Robert A. Brown, BG
BG Brown was a Regular Army officer (West Point, 1884 (Cooke, p 132) or 1885 (Ferrell, p. 46)) who “had served as an officer in a number of cavalry regiments, including the famous 7th Regiment in 1891.” (Cooke, p. 132) A Regular Army colonel, he was his promoted to Brigadier General in the National Army on 5 August 1917.
The 42nd Division was a composite organization made up of National Guard units from many states to include the 167th (Alabama) Infantry, the 168th (Iowa) Infantry and the 151st (Georgia) MG Battalion, which made up the 84th Infantry Brigade. When initially organized for combat, The 42nd was commanded by MG William Mann (later replaced by MG Charles Menoher). Other key members of the division were BG Michael Lenihan, commander of the 83rd Infantry Brigade, and Colonel Douglas MacArthur, Chief of Staff.
Because of the structure of the 42nd, there were significant political influences. Pershing had wanted to break up the unit to use as replacements, but was forced to keep it intact as the reserve division for I Corps. This led to the replacement of Mann with Menoher in December 1917, shortly after the division arrived in France. By February of 1918, the division was no where near combat ready, and only the 84th Brigade, under BG Brown, appeared to even be on the road to readiness. By 20 March 1918, as the division began its forward deployment, the 84th Brigade was considered to be significantly more capable that the 83rd, having more men and more medical, engineer and ammunition units.
The 42nd first became involved in combat operations in July at the Champagne-Marne Defensive. By the end of that battle (17 July), BG Brown seemed overly tired, and the officers in the brigade began to express concern among themselves as to his ability to command. He had been unable to sleep for several days and had become more and more agitated as the fight progressed (Cooke, p.118). The division reached the Ourcq River on 27 July, but was unable to cross. The whole brigade seemed to have become hesitant and unresponsive (Cooke, p.125). On 28 July, the 84th crossed the Ourcq and occupied their objective. In spite of this, MG Menoher began receiving frantic messages from BG Brown telling him that the 84th (which had been considered the division’s best) would soon be incapable of offensive action (Cooke, p. 126).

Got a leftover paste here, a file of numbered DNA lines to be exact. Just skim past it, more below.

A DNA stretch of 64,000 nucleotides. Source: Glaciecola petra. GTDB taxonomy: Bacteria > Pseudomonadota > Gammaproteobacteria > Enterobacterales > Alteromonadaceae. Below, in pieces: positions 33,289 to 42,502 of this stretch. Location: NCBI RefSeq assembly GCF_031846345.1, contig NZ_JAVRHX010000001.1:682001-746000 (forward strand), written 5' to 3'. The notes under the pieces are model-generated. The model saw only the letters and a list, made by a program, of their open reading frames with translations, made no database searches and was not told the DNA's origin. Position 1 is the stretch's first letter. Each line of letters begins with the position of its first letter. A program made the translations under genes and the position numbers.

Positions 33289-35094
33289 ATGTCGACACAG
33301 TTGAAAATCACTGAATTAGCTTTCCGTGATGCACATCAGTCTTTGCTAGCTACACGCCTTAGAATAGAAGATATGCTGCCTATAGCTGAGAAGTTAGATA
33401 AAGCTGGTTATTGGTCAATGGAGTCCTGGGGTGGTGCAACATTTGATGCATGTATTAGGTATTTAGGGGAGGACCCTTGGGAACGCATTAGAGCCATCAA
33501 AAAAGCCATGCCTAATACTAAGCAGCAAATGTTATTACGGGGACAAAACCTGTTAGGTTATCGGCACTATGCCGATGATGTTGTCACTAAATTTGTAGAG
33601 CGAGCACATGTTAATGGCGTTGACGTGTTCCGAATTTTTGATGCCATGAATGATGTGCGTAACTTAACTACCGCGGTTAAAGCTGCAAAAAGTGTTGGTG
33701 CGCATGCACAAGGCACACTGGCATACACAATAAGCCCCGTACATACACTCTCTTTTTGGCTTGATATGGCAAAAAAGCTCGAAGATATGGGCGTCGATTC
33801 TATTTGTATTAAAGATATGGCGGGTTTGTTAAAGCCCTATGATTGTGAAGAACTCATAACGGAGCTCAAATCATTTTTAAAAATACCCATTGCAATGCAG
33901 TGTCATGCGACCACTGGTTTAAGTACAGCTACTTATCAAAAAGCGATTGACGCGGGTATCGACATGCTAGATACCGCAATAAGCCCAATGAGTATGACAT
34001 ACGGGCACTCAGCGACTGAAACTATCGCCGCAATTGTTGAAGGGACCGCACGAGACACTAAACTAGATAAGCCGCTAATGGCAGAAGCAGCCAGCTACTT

On 30 July, the 42nd Division HQ became aware that something had gone dreadfully wrong with their offensive operations because the 51st Artillery Brigade failed to provide the expected support to the division. The problem was traced directly to orders given by BG Brown. Brown received a report from the 167th Regiment that the trenches which the 168th was approaching were occupied by Americans. The 168th reported that the trenches were occupied by German machine gunners. Brown ordered the 51st to cease firing, even though BD Dwight Aultman, commander of the 51st Artillery, protested the order. Brown’s decision making came into question, since he based it on the report of the 167th, rather than the commander directly involved in the fight (Cooke, p. 128-9). This probably led to his relief, since MG Menoher had been constantly prodding Brown to move his units, and was no doubt growing concerned over constant reports of low morale and confusion in what had once been his best brigade (Cooke, p. 130).
On 2 August, Menoher began the formal process for relieving Brown of his command, and replacing him with Colonel McArthur (who would be promoted to BG on the effective date of the order). The order came out on 8 August, and although Brown contested his removal, the results of the hearing confirmed that he had not been able to handle the strain. BG Lenihan, commanding the 83rd Brigade, had seen similar action within the 42nd, but did not manifest similar behavior. On 5 September, Pershing had Brown officially reduced to Colonel and sent back to the US (Cooke, p.133).
Recently, in 2008, Robert H. Ferrell, Professor Emeritus at Indiana University, has dissented with the view that Brown was overwhelmed, out of touch, and lacked the support of his junior officers. His reading of the testimony at Brown’s hearing is that Brown had a close reading and understanding of the condition of his men. Ferrell quotes at length testimony of Colonel Screws of the 167th Alabama that he had seen Brown acting efficiently, that Brown was no more exhausted than were his men, and that he, Screws, had himself recommended that the regiments be relieved (Ferrell, pp. 84-85.) On 3 August the 42nd division was relieved and sent for a short rest, corroborating Brown’s position that the troops were in need of relief.
Cooke, James J., The Rainbow Division in the Great War, Praeger Publishers, 1994.
Ferrell, Robert H., The Question of MacArthur’s Reputation: Cote de Chatillon, October 14-16, 1918, University of Missouri Press, 2008.
A retired lieutenant colonel from the Army Reserves sent me some dates related to him.